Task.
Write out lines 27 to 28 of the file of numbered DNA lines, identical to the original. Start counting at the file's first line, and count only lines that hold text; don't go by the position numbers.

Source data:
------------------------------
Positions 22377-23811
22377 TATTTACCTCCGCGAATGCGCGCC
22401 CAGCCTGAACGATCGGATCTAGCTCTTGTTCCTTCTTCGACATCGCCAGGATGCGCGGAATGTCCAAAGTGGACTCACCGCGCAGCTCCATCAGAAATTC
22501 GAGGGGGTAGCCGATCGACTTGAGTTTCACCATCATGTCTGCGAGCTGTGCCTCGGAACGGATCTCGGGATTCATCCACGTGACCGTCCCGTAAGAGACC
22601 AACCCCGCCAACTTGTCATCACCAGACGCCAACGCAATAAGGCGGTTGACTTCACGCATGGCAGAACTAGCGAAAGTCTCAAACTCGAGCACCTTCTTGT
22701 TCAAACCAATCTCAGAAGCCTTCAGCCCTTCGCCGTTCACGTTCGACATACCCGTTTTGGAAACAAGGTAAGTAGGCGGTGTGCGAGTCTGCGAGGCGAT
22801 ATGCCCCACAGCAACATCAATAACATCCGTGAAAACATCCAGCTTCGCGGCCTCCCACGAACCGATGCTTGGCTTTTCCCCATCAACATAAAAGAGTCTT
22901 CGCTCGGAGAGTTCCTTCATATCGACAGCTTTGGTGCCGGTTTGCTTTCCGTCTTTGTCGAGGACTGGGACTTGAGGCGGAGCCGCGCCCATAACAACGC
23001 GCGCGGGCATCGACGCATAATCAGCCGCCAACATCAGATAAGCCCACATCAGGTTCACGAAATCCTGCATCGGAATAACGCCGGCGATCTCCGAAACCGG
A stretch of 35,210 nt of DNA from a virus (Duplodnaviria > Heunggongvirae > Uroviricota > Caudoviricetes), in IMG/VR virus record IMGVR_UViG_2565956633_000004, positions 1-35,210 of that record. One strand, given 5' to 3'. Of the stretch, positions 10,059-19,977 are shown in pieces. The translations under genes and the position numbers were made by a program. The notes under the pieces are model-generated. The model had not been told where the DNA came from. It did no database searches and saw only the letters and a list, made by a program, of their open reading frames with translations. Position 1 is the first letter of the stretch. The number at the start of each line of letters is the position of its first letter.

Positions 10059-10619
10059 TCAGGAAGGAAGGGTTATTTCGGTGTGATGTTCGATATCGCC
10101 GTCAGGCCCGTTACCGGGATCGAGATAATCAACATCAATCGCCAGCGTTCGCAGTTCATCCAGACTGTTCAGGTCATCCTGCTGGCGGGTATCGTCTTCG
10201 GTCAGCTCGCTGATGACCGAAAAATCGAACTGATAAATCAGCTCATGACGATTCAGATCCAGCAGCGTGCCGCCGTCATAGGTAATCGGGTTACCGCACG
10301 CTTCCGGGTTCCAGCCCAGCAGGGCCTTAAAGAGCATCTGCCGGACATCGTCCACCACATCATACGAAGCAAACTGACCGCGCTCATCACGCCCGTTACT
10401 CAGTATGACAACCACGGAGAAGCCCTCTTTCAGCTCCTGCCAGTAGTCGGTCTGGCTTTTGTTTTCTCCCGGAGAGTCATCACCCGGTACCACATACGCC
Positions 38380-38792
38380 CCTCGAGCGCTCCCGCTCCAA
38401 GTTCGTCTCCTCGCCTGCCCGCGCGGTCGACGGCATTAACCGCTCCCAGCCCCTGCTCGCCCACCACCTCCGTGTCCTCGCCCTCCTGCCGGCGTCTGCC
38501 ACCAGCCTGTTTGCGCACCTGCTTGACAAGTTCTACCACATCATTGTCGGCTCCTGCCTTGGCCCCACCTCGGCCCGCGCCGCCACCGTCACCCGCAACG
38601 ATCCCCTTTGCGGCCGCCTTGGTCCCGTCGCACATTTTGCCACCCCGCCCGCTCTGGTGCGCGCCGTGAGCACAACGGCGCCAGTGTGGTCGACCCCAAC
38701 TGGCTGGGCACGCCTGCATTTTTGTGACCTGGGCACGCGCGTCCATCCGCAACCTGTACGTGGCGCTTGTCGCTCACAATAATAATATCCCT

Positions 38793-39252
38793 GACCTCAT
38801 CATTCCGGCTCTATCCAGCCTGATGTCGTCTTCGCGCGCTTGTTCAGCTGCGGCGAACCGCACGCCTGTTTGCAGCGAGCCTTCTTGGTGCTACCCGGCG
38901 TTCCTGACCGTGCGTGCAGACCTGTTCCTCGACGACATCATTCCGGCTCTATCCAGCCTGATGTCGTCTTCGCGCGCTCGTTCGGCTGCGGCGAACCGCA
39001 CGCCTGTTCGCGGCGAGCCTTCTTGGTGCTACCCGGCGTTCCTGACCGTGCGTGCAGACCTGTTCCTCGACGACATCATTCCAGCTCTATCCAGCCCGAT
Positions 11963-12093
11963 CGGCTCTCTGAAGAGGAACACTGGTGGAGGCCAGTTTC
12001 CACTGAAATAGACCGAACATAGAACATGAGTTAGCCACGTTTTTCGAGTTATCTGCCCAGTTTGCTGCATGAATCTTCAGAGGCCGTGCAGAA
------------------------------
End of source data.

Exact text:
39001 CGCCTGTTCGCGGCGAGCCTTCTTGGTGCTACCCGGCGTTCCTGACCGTGCGTGCAGACCTGTTCCTCGACGACATCATTCCAGCTCTATCCAGCCCGAT
Positions 11963-12093